Review: ‘Orbs’ by Nicholas Sansbury Smith

I recently finished reading ORBS¬†(aff link) by Nicholas Sansbury Smith and thought I’d write a quick review. In the interest of transparency, I bought this ebook with my own money and paid the regular price Amazon had it listed at.

Overview of ‘Orbs’

The novel started off a little slow, as it took me a while to really get into it. But even during the slow rise to action, the whole concept of a group of scientists living and working in a biodome fascinates me, as does the prospect sending the first humans to Mars. It still kept my interest and I never thought about putting the book down.

I should add (in fairness to Smith), I’m usually one that takes a while to really get into a novel. More so than a lot of people.

The main character is Sophie, a highly regarded physicist who wanted nothing more than to go to Mars. Emanual, is the team’s biologist and has a casual relationship with Sophie. Holly is the team psychologist, looking out for the mental well-being of the team. But Holly also appears to serve as a counterbalance to her very science-oriented colleagues (despite herself being highly educated).

Timothy is another member of the team. He’s the computer specialist. I felt like he was out of place in this book. Not because of bad characterization or anything, rather, his personality is so different. This added an interesting element to the novel that gave some much needed tension, especially early on before the real action began.

There are other characters that become very important in the novel, but I really don’t want to mention them or go into detail because it’ll start to give pieces of the plot away.

Once the characters realized they had to leave the biodome after only several days, the pace really began to pick up. It’s in the following chapters where we learn about the orbs, and the mysterious sentients that appear to be behind the invasion of earth. We also learn just how dangerous these organisms really are. It takes the characters a while to figure out exactly what these aliens want. But once they do, the reality is terrifying.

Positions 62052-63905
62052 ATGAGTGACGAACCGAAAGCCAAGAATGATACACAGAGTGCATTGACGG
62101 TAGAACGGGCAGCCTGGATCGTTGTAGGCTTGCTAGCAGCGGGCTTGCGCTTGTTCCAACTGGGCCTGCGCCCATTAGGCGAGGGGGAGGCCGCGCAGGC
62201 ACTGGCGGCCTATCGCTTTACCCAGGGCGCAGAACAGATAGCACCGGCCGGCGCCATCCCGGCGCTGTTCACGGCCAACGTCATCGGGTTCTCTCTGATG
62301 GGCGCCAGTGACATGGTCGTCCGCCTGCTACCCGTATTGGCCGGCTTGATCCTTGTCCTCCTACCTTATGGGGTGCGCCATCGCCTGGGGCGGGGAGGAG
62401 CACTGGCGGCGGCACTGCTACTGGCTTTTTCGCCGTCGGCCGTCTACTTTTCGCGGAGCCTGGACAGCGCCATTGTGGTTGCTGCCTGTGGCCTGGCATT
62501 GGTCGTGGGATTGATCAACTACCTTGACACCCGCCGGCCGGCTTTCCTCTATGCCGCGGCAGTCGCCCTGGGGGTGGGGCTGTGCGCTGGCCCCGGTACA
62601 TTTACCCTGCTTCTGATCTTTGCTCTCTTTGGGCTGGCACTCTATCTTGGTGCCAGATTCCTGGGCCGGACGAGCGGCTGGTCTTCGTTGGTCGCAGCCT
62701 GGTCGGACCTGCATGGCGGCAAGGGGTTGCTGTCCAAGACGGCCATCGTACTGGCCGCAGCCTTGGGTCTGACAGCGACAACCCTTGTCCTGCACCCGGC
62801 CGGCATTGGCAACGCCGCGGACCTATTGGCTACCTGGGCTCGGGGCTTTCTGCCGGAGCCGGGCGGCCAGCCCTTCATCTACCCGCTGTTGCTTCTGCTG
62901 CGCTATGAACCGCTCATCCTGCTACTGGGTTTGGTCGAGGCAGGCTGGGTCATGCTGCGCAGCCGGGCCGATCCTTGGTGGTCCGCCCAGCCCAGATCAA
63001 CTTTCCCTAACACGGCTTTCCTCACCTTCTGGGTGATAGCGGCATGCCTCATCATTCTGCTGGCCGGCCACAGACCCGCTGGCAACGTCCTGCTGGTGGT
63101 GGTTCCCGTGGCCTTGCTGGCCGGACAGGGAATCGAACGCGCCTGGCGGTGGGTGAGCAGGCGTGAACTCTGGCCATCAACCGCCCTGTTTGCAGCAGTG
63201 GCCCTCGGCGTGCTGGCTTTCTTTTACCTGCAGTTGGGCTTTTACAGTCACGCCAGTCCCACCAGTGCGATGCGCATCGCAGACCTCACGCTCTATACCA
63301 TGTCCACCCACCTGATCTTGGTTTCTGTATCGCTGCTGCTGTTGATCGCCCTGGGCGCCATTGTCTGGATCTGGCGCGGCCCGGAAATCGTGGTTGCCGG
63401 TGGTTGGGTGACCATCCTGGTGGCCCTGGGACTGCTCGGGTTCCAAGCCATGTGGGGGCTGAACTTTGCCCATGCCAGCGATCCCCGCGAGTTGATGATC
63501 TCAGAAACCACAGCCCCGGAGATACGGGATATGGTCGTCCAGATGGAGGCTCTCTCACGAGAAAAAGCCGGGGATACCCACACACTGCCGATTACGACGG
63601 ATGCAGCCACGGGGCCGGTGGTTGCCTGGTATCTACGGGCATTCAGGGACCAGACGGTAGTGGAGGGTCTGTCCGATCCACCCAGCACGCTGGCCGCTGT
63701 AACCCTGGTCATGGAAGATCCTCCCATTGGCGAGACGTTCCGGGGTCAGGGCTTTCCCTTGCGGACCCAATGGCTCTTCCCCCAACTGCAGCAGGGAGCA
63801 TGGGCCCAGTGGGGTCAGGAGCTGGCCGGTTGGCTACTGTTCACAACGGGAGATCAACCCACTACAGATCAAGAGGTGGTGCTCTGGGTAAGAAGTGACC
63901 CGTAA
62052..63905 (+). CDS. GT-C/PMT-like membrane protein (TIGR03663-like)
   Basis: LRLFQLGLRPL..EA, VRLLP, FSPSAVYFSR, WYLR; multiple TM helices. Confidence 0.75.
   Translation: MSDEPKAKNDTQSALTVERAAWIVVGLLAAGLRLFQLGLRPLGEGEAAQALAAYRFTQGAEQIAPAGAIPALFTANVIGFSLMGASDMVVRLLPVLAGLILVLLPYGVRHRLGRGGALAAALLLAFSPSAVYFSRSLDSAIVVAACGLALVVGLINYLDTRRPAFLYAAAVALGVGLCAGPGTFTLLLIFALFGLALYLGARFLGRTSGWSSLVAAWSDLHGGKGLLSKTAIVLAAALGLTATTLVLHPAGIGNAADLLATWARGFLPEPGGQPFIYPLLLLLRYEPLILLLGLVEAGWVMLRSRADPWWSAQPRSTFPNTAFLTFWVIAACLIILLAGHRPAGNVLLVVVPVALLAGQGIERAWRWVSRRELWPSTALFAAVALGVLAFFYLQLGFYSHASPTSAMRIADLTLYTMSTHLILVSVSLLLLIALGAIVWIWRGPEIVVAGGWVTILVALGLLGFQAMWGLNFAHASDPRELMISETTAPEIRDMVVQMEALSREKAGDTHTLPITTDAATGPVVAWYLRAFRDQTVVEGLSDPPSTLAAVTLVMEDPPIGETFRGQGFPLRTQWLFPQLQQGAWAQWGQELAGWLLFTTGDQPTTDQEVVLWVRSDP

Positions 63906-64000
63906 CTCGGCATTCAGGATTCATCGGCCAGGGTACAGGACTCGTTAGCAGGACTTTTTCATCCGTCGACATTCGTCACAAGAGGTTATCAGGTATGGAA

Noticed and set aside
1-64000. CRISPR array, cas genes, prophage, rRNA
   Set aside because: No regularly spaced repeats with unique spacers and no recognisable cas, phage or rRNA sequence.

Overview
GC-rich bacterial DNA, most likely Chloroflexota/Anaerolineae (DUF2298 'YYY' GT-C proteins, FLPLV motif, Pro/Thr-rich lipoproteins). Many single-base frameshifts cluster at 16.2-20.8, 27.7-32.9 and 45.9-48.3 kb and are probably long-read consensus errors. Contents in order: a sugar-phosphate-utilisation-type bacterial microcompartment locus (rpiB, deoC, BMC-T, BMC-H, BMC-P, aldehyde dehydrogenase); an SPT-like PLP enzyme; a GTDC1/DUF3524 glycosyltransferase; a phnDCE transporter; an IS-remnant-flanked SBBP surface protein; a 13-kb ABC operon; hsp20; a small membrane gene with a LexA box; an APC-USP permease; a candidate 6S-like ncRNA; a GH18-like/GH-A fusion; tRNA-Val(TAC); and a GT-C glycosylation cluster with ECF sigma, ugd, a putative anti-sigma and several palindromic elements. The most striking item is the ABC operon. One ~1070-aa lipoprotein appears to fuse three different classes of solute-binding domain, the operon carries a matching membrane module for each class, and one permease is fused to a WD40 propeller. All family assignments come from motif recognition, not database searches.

A few of the chapters seemed to dragged. I’m thinking specifically of the chapters that detail the strange dreams Sophie is having. Maybe I’m a little bias because I’m not a big fan of dream scenes in fiction to begin with. To be far, however, the dreams do serve a larger purpose and help pull parts of the story together.

Surprisingly, the chapters I really enjoyed, were those written from the point of view of Alexia, the AI computer that is helping the team on their mission. She’s an interesting character by herself because she has an omnipotent view of the biodome, access to all the world’s knowledge, yet she struggles to fully understand humans. She can make very educated guesses about emotion and motivation, but at the end of the day, she’s still a computer.

I really want to write more about this novel, but it would require me to spoil the plot and all the surprises Smith throws at the characters.

So I’ll end by saying Orbs¬†is a great piece of science fiction. I can confidently recommend it to any science fiction fan. Even if you’ve never read science fiction, this might be a good novel to start with, as it’s a good read with a great plot (not heavy on the science like some sci-fi can be).

Check out more reviews from Goodreads:

This entry was posted in Books, Reviews. Bookmark the permalink.

Comments are closed.